At the first of its two annual retreats held from January 17-22, 2021, the IMR team crafted the shape and form of the school.
The proposed ‘School’ builds on the dream of having an educational platform that addresses the ecological crisis of the Pacific region.
Deforestation, land mining, ocean pollution, dying corals, tell a story of harm. Harm caused by development practices that focus on the greatest profit. Little goes back into keeping natural ecosystems thriving.
Director IMR Aisake Casimira said the ecological crisis affects Pacific Islanders in more ways than one.
‘Water and food sources are disappearing,’ Mr Casimira said.
‘As worrying is the loss of indigenous relationships with the land, sea, skies and all living creatures.
Whispering trees, speaking rivers, singing skies, all life communicating. These relationships, founded on respect and interdependence, is Pacific indigenous spirituality. It manifests itself in traditional songs, dances, practices and belief systems.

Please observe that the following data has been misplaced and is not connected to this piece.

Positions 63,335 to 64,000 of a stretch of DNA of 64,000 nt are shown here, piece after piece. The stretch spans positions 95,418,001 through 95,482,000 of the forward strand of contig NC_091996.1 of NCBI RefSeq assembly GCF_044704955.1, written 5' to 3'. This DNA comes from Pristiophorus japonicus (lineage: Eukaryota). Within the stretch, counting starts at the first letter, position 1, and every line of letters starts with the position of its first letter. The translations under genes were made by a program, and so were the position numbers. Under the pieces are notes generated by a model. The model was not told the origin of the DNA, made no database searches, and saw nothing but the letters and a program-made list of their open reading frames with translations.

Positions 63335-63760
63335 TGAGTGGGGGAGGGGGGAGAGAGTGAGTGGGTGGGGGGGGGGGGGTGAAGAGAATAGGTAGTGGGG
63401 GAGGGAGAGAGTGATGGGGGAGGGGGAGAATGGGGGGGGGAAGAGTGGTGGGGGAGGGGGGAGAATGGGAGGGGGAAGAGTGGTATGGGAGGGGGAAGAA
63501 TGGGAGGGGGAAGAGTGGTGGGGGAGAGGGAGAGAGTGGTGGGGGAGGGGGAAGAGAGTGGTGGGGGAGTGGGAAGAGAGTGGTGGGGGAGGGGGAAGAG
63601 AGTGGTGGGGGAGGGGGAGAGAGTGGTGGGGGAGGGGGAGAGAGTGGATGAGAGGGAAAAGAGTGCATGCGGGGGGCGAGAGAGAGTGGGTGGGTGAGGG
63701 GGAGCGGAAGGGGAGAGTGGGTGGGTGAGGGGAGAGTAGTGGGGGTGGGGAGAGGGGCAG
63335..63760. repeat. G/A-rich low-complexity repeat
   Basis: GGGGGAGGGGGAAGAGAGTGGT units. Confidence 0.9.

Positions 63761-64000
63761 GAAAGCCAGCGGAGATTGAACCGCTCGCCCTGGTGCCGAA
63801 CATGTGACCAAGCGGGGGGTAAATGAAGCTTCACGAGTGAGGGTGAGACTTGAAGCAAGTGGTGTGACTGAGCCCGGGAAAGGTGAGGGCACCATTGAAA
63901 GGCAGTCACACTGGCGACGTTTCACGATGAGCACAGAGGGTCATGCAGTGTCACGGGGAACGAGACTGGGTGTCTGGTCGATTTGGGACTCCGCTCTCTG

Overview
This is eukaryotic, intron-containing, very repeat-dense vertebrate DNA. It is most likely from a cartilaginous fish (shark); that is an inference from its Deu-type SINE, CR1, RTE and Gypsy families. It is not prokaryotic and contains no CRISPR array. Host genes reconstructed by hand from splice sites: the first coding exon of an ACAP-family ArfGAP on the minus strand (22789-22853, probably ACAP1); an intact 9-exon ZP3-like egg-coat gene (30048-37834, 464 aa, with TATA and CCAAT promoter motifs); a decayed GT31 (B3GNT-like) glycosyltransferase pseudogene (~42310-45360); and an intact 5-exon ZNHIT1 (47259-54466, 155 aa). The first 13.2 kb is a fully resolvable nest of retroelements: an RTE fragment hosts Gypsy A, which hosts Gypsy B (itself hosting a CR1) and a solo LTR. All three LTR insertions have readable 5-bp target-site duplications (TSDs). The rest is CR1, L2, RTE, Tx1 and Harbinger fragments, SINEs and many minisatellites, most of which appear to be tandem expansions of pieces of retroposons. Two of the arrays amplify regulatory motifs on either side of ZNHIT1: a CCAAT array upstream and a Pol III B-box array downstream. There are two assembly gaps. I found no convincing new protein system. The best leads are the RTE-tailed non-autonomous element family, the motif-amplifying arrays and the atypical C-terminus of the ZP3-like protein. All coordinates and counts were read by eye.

‘But it’s fast disappearing with our forests and natural life,’ said Mr. Casimira.
‘COVID19 exposed how broken the models of development we relied on for so long are,’ he added.
‘Rising rates of non-communicable diseases, violence, poverty show growing social injustices across the reigon,’ he said.
‘It’s time to change the story.’
In 2019, the Pacific Theological College Council set the mandate for there to be a School of Ecology as a an academic platform for change.
‘We have produced a basic structure at the IMR retreat but will need to work on mapping it out further,’ said Mr Casimira.
‘We are also looking at the curriculum plus its finance and administrative functions.
‘This is a curriculum founded on Pacific indigenous belief systems and spiritualities.’
The School proposes to start accepting students in 2025.